• Product Displacement: Very, very difficult to spot; in the Cold Open of episode five, look at the heckler's drink. During the close-ups of him and his girlfriend, the drink's logo is blurred out. It's especially hard to spot thanks to the room's dim lightning and the audience likely being focused on watching him and the girl rather than his drink.
    • Though, if you look carefully enough, you can kind of see the logo when the table is shown from other angles.
  • Real Men Wear Pink: At the start of most episodes, he is shown doing something sweet, like reading to a little kid. Then, When he reads the story, he then throws the same kid to the ground.
    • Taken literally in the opening of Episode 4, where Lloyd is knitting a pink sweater.
    • Inverted in episode 10. In the opening, Lloyd beats up Santa Claus with a candy cane for no obvious reason, then instead of a dis rap, he does a complimenting "gift rap" as a Christmas special.
  • Red Eyes, Take Warning: In episode 5, his eyes glow red when he reads the story. His eyes also flash red for a split second about halfway through the actual rap.
  • Rule of Three: Episode 7 has Lloyd dis rapping three bullies: Tyrance, Reshad, and William.
  • Running Gag: Throughout episode 7, whenever Lloyd says Reshad's name (except the first time when naming all three bullies), it's spelled in the onscreen lyrics in a fancy girlish font.
  • Sequel Escalation: Lloyd's violent acts in the Cold Open. In the first episode, he just downs a cup of coffee and rips up some paper. By episode five, he has taken to shooting people with lasers. (Though the first one was an accident and the second was to a heckler.)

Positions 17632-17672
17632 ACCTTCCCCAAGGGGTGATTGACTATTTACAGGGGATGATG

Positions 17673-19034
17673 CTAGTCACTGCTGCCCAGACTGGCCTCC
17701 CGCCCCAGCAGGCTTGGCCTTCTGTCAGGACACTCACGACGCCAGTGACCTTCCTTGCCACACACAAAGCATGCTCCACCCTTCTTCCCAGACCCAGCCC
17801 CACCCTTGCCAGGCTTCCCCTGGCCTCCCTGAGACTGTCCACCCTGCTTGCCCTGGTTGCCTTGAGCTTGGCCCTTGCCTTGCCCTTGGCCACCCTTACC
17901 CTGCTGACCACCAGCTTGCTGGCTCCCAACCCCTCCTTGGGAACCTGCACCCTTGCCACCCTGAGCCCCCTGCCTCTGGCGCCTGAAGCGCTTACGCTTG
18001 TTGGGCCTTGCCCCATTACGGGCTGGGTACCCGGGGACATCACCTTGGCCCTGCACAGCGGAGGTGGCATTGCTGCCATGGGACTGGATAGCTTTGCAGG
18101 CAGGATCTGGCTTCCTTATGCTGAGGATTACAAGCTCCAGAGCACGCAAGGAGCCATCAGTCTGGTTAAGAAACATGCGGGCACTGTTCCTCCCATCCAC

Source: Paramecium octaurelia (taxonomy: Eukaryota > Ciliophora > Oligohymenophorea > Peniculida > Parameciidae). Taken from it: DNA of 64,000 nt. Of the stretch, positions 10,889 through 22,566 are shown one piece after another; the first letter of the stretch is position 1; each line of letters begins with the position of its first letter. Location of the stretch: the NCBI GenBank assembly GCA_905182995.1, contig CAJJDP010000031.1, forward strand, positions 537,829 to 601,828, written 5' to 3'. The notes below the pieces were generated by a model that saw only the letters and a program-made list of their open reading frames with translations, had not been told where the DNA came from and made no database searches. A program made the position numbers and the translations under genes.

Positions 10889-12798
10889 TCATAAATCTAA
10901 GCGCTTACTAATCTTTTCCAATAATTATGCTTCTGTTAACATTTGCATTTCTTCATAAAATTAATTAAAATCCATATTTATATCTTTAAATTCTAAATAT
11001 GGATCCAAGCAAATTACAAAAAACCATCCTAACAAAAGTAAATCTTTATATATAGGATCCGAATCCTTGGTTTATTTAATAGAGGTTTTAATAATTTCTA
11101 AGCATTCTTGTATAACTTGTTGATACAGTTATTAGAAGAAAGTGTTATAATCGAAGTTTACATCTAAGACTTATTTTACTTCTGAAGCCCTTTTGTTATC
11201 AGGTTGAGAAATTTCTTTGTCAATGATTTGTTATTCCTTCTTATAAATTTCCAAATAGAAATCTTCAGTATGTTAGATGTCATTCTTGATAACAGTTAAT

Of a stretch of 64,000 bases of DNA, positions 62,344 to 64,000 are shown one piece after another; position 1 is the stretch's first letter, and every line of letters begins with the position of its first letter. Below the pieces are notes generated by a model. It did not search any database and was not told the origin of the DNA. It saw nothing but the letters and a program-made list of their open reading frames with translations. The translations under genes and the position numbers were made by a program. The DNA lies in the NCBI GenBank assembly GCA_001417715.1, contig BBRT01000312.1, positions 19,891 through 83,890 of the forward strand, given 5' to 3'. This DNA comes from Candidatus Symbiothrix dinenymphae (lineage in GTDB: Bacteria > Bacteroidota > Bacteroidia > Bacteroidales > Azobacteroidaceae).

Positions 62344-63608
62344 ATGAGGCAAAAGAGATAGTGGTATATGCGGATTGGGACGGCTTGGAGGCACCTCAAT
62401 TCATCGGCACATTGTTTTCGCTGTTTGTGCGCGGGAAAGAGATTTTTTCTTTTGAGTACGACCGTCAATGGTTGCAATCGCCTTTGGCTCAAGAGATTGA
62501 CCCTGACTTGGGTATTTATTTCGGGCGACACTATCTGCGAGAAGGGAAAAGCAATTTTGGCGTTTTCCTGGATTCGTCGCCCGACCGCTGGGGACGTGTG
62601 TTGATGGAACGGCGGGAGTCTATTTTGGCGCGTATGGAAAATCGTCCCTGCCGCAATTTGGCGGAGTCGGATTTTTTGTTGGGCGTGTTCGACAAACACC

• Episode 6 isn't much better. Some guy is bullying Lloyd for drinking a juice box (With the story written on the label) And he splits into 2 people, who hold him down and drink him with a giant straw.
    • Subverted with episode 7, where all he does is kick someone in the face. Though he does it with robot legs...and then subverted further in episode 8, where all he does is snap a pencil in half. After several failed attempts. And episode 9, where he just leaves the chess game.
  • Stealth Pun: Lloyd says "Where there's a will, there's a way" in episode 7 while dissing a guy named William.
  • Shout-Out
    • Season 1, Episode 10: He calls Momma Metcalf a "four-foot-nine little version of Bane"
    • Season 2, Episode 2: Threatens to "leave you brain swoll 'til all you can say is 'Hodor'"
  • This Is for Emphasis, Bitch!: Quite often, occasionally just to make a rhyme:
    "I'm getting reckless, for Hexwitch, for every single threat, bitch!"
  • Title Drop: Once an Episode, might be shortened to "Dis Raps"
  • Visual Pun: As Fun with Subtitles
  • What the Hell, Hero?: The basic premise.
  • Would Dis Rap A Girl: Episode 4 is targeted at a cheating wife.
    • Episode 2 may also count as this, being targeted at an entire school (which is possibly an all-girl school, given the context).
  • Yank the Dog's Chain: Episode seven starts off mainly focusing on Tyrance and Reshad, but in the last little bit Lloyd turns his attention to William. Lampshaded.
    Lloyd: Yeah, I haven't forgot!
  • Your Mom: Subverted with episode 10, which is a tribute to a writer's awesome mom.


So when you get asked why your rich boy hair's outta place,
Say you caught a dis raps bitch slap, square in the face!
Peace!